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A new set of federal rules will eventually limit the use of low-documentation and no-documentation mortgage loans. Under the new rules, which are scheduled to take effect in January 2014, mortgage lenders must thoroughly review and document a borrower’s ability to repay the loan obligation. This Ability-to-Repay rule will effectively prohibit the use of “low-doc” and “no-doc” mortgages.
The Rise and Fall of No-Doc / Low-Doc Loans
During the housing boom of the early to mid 2000s, a borrower could qualify for a mortgage loan with little to no documentation. Most lenders, for example, offered stated-income loans that allowed borrowers to verbally declare their earnings and income. No supporting documents were required. Those were the days of lax regulation and easy credit, the days when almost anyone could qualify for a home loan.
In 2006 and 2007, the Federal Reserve Board of Governors held hearings to discuss a variety of consumer-protection issues relating to the mortgage industry. In those hearings, a number of government officials and consumer groups shared their concerns about risky underwriting practices, such as the use of “stated income” and “low documentation” loans. These were scenarios where borrowers provided little or no documents to prove their income, assets and debts.
Today, low-doc and no-doc mortgages have been lumped into the category of high-risk “exotic” mortgages. Lenders shy away from them. Investors don’t want to buy them. And the federal government is attempting to squash them once and for all.
In the wake of the 2008 housing crisis, the government began looking for ways to limit the use of high-risk mortgage products, including low-doc and no-doc mortgages. These efforts were formalized in the Dodd-Frank Wall Street Reform and Consumer Protection Act, which was signed into law in 2010.
The Dodd-Frank Act introduced what is now known as the ability-to-repay rule. In short, it requires lenders to verify and document a borrower’s income, assets and debts. They must ensure the borrower has the financial means to repay the loan, based on the size of the monthly payments in relation to the borrower’s debt and income.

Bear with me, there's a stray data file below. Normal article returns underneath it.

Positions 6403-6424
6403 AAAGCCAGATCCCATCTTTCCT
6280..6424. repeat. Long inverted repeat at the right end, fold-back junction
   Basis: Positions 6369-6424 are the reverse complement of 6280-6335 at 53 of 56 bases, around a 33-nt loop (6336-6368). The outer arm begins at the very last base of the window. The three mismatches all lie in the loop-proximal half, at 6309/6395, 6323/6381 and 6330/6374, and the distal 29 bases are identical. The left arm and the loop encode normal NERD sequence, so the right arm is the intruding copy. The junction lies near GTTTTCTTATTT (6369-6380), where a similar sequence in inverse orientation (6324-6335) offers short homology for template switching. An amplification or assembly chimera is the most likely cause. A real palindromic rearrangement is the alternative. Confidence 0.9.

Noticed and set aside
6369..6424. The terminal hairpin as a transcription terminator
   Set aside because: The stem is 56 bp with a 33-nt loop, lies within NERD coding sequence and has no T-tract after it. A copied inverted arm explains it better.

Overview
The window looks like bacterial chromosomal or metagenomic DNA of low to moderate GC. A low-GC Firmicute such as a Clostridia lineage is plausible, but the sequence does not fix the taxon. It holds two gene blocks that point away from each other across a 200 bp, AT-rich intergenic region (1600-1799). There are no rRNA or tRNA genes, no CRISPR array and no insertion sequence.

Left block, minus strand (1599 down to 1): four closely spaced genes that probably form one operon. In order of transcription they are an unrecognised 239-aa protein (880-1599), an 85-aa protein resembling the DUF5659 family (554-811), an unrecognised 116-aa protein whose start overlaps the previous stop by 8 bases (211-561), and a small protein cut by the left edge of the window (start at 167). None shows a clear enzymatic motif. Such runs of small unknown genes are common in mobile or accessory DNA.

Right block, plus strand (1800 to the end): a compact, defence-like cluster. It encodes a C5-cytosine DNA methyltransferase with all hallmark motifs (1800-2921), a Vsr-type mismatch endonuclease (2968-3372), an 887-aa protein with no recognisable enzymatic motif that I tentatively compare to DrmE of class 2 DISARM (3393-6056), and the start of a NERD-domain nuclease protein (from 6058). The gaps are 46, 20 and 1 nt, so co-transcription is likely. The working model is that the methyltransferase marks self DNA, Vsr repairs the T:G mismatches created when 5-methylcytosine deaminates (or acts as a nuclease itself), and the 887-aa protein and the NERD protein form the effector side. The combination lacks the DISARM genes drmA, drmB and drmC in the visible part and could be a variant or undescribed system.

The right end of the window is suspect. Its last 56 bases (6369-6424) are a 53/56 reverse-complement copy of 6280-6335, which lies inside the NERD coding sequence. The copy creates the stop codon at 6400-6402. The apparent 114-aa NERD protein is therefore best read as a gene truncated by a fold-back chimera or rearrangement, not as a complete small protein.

To recap: As a result of these new rules, no-documentation and low-documentation mortgages will soon become a thing of the past. They will be prohibited by the Ability-to-Repay rule, which was mandated by the Dodd-Frank Act and finalized by the Consumer Financial Protection Bureau (CFPB).
Today, High Documentation is the Name of the Game
In the current market, borrowers must provide a variety of documents when applying for a mortgage. This is the way it should be. We got away from this sensible verification process during the housing boom. Now we are getting back on track. Lenders are once more requiring sufficient documentation to verify income and earnings. In 2014, it will become the law.
Here’s an excerpt from the Ability-to-Repay fact sheet released by the CFPB earlier this month:
“Under the new Ability-to-Repay rule, lenders will have to determine the consumer’s ability to pay back both the principal and the interest over the long term … Lenders can no longer offer no-doc, low-doc loans, otherwise known as ‘Alt-A’ loans, where some lenders made quick sales by not requiring documentation…”
The language is clear. Unless the Ability-to-Repay rule is amended or altered between now and January 2014, it will effectively abolish the use of no-documentation and low-documentation mortgages. Such loans are expressly prohibited by the Ability-to-Repay rule. As stated on the CFPB website, mortgage lenders “generally must document” the following items:
- The borrower’s employment status
- The income and assets being used to qualify for the loan
- The borrower’s current debt obligations (credit cards, car loans, etc.)
- The borrower’s credit history
- Monthly payments for all mortgage-related obligations
This list is not exhaustive, but merely represents the minimum requirement under the Ability-to-Repay provision. Some lenders will require much more in the way of documentation. The items shown above pertain to the borrower’s income and debt specifically.